T-Mobile Claim: 1st Standalone 5G Data Session on a Multi-Vendor Radio and Core Network
T-Mobile and Ericsson have conducted the first standalone 5G data session in the United States.
“This major 5G breakthrough is another example of how the T-Mobile engineering team continues to innovate and drive the entire industry forward. I could not be more proud of them,” said Neville Ray, Chief Technology Officer at T-Mobile. “5G brings a new era in wireless, and if our merger with Sprint is approved, the New T-Mobile will bring together the resources and vision necessary to ensure America has a network that’s second to none,” he added.
Existing 5G networks are non standalone (NSA) and require a simultaneous connection to an LTE network. While a non-standalone architecture still offers better speeds and performance than just LTE, a standalone architecture makes sense for some new enterprise 5G services such as smart cities.
T-Mobile used Ericsson’s AIR 6488 radio and Baseband 6630. These products, from Ericsson’s Radio System portfolio, can become standalone with just a software update Ericsson says (we have our doubts).
According to Ericsson, Standalone New Radio (SA NR) – coupled with cloud-native 5G Core – will help to power exciting new applications such as mobile VR, cloud gaming, and connected cars. Such applications require almost real-time responses and reliable connectivity.
3GPP Release 15 “5G New Radio (NR)” is an OFDM-based global wireless spec for pre-standard 5G mobile networks.
It has two versions: Non-Standalone (NSA) 5G NR (widely deployed) and Standalone 5G NR (not deployed yet).
Accomplishing this standalone 5G milestone on a multi-vendor 5G next generation network was no small feat. To complete the successful data session in its Bellevue, Washington lab, T-Mobile enlisted the help of industry leaders Ericsson, Nokia, Cisco and MediaTek.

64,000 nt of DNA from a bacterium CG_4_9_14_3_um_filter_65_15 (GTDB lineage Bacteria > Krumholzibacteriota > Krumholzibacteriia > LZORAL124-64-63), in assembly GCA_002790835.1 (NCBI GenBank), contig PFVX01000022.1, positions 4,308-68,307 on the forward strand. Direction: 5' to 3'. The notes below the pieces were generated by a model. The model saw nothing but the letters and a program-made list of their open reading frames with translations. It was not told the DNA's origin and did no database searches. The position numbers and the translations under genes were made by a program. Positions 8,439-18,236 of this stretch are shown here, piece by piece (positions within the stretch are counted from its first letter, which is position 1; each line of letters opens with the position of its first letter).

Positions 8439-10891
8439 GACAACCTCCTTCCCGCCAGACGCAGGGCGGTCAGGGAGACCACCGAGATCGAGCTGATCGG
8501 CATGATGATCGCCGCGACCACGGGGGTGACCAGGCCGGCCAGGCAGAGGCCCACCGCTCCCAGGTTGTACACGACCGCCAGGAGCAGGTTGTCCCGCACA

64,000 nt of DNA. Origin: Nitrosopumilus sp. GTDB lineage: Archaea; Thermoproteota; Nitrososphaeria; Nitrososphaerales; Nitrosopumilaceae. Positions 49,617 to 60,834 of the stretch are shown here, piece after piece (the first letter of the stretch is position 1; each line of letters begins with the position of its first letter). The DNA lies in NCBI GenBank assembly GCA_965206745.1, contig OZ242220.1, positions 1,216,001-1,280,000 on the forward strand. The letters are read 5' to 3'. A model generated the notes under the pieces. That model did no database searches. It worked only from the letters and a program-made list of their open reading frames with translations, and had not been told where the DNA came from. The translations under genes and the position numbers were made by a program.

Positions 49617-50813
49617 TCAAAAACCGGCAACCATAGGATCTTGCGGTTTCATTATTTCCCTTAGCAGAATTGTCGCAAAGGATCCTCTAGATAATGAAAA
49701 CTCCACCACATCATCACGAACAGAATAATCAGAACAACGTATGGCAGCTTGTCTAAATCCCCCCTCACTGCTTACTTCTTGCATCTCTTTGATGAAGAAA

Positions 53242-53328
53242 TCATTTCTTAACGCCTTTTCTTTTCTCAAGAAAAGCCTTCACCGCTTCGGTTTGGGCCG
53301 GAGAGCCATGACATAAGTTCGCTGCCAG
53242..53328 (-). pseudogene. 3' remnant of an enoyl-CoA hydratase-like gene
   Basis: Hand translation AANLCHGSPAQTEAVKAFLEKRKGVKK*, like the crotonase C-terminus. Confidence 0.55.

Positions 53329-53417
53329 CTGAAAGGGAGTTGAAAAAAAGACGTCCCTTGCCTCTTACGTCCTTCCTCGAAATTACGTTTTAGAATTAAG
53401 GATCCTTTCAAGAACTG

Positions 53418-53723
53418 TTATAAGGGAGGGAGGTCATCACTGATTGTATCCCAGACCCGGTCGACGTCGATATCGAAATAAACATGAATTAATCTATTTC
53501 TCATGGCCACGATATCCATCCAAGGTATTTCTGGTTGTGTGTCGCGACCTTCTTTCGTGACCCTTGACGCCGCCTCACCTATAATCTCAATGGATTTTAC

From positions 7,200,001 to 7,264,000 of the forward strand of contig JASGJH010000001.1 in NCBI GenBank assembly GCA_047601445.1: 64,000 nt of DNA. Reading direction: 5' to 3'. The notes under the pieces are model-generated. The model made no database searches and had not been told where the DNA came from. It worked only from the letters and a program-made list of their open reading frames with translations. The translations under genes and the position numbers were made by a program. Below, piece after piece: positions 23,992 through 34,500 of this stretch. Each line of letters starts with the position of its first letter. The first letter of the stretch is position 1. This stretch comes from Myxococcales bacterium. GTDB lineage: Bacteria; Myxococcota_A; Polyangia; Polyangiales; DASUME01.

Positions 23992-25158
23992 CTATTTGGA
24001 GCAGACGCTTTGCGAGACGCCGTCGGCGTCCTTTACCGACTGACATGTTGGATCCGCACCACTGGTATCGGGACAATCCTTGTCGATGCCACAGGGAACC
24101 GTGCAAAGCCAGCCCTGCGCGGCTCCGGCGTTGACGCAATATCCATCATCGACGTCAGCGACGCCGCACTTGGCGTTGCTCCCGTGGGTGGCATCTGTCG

Standalone New Radio (SA NR) – coupled with cloud-native 5G Core – will provide better support for all use cases and unlock the power of next-generation mobile technology. It will supercharge applications that require real-time responses and massive connectivity such as mobile augmented and virtual reality (AR/VR), cloud gaming, smart factories and meters, and connected vehicles.
Ericsson has been providing T-Mobile with equipment for multi-band 5G networks since 2018.
T-Mobile has not specified what spectrum it used for the standalone 5G data session, but a spokesperson has confirmed it was sub-6GHz.
As part of concessions to win the Department of Justice’s approval for the proposed T-Mobile-Sprint merger, Sprint will divest its prepaid business to Dish. Dish will have access to T-Mobile’s network through an MVNO arrangement for seven years while Dish builds out its own 5G standalone network.
T-Mobile says it plans to introduce standalone 5G in 2020, but that will NOT be compatible with IMT 2020 which won’t be completed till the end of that year!
All of today’s 5G networks in the US are currently non standalone (NSA), based on 3GPP Release 15 5G NR in the data plane. 3GPP Release 16, together with parts of Release 15, will be 3GPP’s final IMT 2020 RIT submission to ITU-R WP5D.
3GPP has agreed revised completion dates for Release 16 – schedule shifted out by 3 months:
- Release 16 RAN-1 Freeze RAN # 86 December 2019
- Release 16 RAN Stage 3 Freeze RAN # 87 March 2020
- Release 16 ASN.1 Freeze RAN # 88 June 2020
- Release 16 RAN-4 Freeze RAN # 89 September 2020
One thought on “T-Mobile Claim: 1st Standalone 5G Data Session on a Multi-Vendor Radio and Core Network”
T-Mobile has set December 6 as the date for its lowband 5G launch, which is intended to cover 200 million people in the US.
CEO John Legere and president and chief operating officer Mike Sievert named the launch date during the operator’s latest “uncarrier” event on Thursday. The carrier expects to cover 5,000 cities in the US by the end of the year with 5G.
The operator’s 5G service will work on the Samsung Note 10 and the OnePlus 7T 5G McLaren smartphones at launch. Download speeds will be around 100-Mbit/s at launch.
This contrasts with AT&T’s and Verizon’s early launches of 5G using millimeter-wave spectrum. These have offered 1-Gbit/s download speeds but have only launched in tiny parts of select cities rather than with a broad, near-nationwide coverage like T-Mobile.
T-Mobile CTO Neville Ray promised at the event that downloads will increase to “hundreds of megabits” per second as 2.5GHz spectrum from Sprint gets layered into the mix, if the Sprint acquisition by T-Mobile closes — as expected — early next year.
T-Mobile has said that it won’t charge more for its 5G service. “That’s in big contrast to our competitors,” Sievert says. Verizon, for instance, has said it will eventually ask for a $10 upcharge for its 5G service, although it hasn’t asked early users for that premium yet.
Comments are closed.